Thursday, April 19, 2012

Birds with "Blown Eyes"

Because I am a bird photographer I get to see and photograph our beautiful feathered friends, learn their habits and behaviors and sometimes I get to take a look at unusual conditions in the birds themselves.

Yellow-crowned Night Heron (Nyctanassa violacea) composite with blown eye
The Yellow-crowned Night Heron above exhibits what I and other bird photographers have come to call "blown eye". Both of the images are photos of the same bird and the right eye frame at the top is normal. The second image shows two tear drop shaped black blobs in the iris which is abnormal. I don't know if this was caused by an injury or if this might be a congenital condition.

American Oystercatcher (Haematopus palliatus) composite with blown eye
While I lived in Florida I often noticed "blown eyes" in American Oystercatchers and I have seen it where it was evident in both eyes of adult birds. The juvenile Oystercatchers have dark irises and it might be difficult to detect if their eyes are "blown" without getting images that are lit well and close up. These images are of two different birds that were a mated pair.

I recently read about a congenital condition in humans called "iris colobomas" which is also found in other mammals and birds and have begun to wonder if that might not be the cause of the abnormal pupils I see in some species of birds instead of an injury to the eye.

Great Horned Owl (Bubo virginianus) composite with blown eye

The top Great Horned Owl (photographed in Utah) in the composite above has normal eyes, the difference in the size of the pupils is caused by the angle of light dilating the pupils differently. The Great Horned Owl (photographed in Montana) shows a left "blown" eye. To me it looks like the pupil has leaked into the iris.

I've seen this condition in the species I have shown in my images and I've also seen it occur in Bald Eagles.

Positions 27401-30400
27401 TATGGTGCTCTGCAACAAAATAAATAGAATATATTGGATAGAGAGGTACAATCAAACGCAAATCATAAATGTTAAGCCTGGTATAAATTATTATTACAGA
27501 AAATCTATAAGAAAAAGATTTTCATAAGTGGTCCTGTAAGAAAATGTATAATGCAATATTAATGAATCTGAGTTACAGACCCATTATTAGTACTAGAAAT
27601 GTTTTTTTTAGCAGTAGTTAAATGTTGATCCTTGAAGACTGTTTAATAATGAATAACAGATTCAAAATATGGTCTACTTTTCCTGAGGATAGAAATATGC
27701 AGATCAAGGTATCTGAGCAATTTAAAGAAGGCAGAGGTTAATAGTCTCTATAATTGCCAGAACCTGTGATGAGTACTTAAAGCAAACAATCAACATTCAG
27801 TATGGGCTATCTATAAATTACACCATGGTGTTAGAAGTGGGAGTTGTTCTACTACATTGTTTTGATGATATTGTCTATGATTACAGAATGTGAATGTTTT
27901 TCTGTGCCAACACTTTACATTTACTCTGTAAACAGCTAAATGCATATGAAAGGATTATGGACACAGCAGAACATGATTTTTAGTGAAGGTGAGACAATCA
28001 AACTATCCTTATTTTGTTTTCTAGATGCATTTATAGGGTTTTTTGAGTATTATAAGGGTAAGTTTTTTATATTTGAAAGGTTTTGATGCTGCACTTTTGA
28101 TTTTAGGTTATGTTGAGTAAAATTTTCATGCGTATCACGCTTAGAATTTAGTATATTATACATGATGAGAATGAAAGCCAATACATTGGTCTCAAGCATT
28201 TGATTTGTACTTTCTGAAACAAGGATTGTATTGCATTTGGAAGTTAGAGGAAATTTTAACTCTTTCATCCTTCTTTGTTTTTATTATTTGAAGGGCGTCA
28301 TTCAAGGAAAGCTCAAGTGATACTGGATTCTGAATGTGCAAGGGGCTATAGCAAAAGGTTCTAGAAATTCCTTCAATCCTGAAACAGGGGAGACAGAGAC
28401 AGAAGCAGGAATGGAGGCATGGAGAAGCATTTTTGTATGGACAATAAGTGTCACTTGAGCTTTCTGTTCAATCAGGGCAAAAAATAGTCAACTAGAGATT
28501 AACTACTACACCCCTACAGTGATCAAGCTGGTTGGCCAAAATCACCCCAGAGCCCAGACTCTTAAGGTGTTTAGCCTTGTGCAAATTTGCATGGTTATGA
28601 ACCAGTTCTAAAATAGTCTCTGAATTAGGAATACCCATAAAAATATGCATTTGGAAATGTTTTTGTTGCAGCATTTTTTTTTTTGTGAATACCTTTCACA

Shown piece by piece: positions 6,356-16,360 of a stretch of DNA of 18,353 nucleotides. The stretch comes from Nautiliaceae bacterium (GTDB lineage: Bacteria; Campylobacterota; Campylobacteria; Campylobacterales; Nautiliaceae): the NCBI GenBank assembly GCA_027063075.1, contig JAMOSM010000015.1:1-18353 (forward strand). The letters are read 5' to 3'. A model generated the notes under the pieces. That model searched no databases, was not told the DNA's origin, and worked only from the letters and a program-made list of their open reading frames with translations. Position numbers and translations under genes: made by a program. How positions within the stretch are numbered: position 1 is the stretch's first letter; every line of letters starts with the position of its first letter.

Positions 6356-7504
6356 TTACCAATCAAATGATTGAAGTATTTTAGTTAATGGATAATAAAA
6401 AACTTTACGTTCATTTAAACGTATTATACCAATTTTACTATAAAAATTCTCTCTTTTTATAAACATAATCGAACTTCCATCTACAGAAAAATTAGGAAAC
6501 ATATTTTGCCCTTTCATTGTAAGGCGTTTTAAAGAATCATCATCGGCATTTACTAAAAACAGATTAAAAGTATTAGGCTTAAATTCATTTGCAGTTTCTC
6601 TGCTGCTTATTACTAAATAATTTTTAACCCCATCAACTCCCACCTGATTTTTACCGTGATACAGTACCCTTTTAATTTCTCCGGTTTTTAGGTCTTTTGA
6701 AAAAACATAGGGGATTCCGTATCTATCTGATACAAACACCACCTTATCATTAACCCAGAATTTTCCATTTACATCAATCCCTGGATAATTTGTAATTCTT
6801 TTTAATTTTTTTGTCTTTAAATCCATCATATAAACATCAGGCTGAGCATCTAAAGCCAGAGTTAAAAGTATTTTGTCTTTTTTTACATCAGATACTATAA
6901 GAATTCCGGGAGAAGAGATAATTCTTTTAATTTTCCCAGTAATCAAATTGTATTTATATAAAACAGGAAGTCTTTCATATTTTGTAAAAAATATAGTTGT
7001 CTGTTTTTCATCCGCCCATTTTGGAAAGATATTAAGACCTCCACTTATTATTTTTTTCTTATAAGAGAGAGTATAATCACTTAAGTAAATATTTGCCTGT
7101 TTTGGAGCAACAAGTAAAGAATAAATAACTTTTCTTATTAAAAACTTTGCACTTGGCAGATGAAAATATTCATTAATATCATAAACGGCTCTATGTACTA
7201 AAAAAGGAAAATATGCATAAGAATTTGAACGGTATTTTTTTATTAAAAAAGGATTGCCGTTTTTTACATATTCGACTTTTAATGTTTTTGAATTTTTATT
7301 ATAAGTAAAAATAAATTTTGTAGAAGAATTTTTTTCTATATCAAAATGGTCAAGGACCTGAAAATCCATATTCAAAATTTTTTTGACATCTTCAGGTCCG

None of the birds I have photographed with blown eyes appear to have any difficulty seeing and it doesn't seem to limit their ability to stalk or hunt prey. The Yellow-crowned Night Heron in the image above stalked, captured and ate three Ghost Crabs while I observed and photographed it. American Oystercatchers probe for their prey and none of the birds with blown eye that I observed exhibited any more difficulty in locating food than the adults nearby that did not have this condition. The Great Horned Owl with the blown eye was a male and the pair had three chicks and I am almost certain he had no difficulties providing food for them.

I wonder how many other species exhibit "blown eyes" and what the cause is. Injury or Congenital Defect. I would love to read additional input on this topic so please feel free to comment.

Mia McPherson


  1. Very interesting, Mia. A little while back I did a painting of an American Oystercatcher based on a photo I took and noticed the dark flecks in its eye. When researching about it for my blog post (, I came across a very cool article that may explain this phenomenon in Oystercatchers. Basically, the amount of flecks in the eye may determine the sex of the bird! Very cool, I think. Here is the link:

  2. Fascinating post, Mia! I have never noticed "blown eye" in any of the birds I have seen before. I did not even know the condition existed until I read this post. Very interesting! All of your close-up photographs are excellent!

  3. I haven't even heard of this condition before. Cutting edge Mia!

  4. ...this is really interesting, Mia. I have seen it, but only rarely. I wondered if the bird was injured. I had not idea the condition had a name! Love the photos...and the info!

  5. First of all, let me tell you your photos are truly fantastic!
    You have raised an interesting subject, and I would love to have the answer too!
    Just maybe it could be due also by repeated contact with external (ie insecticides and so forth) or internal pollution (junk food: especially in humans!) and the new generations develop these kinds of defects, some visible some much less (infertility...). Then it might become congenital...
    I would not think injury is the cause since too many birds are involved.
    Only specialists could give a beginning of answer...!
    Well done and a subject worth looking for true answers!
    Cheers Tammy!

  6. Thanks for all the comments on this post plus the kind words on my photography. Yesterday I was sent an image of a Great Egret from Melbourne, Australia that shows a blown eye too. I wonder how many species this can occur in.

  7. Hi Mia, great post and fantastic images as always. My guess is these are injuries. The pupil is actually an opening in the iris muscle. Interesting, horses eyes all have a bit of this look to them, for them it is normal (the first time i saw it in a horse my daughter was riding, i worriedly brought the trainer over and her reply, oh that's normal.)

  8. Truly fascinating as always, Mia, and fantastic images as well.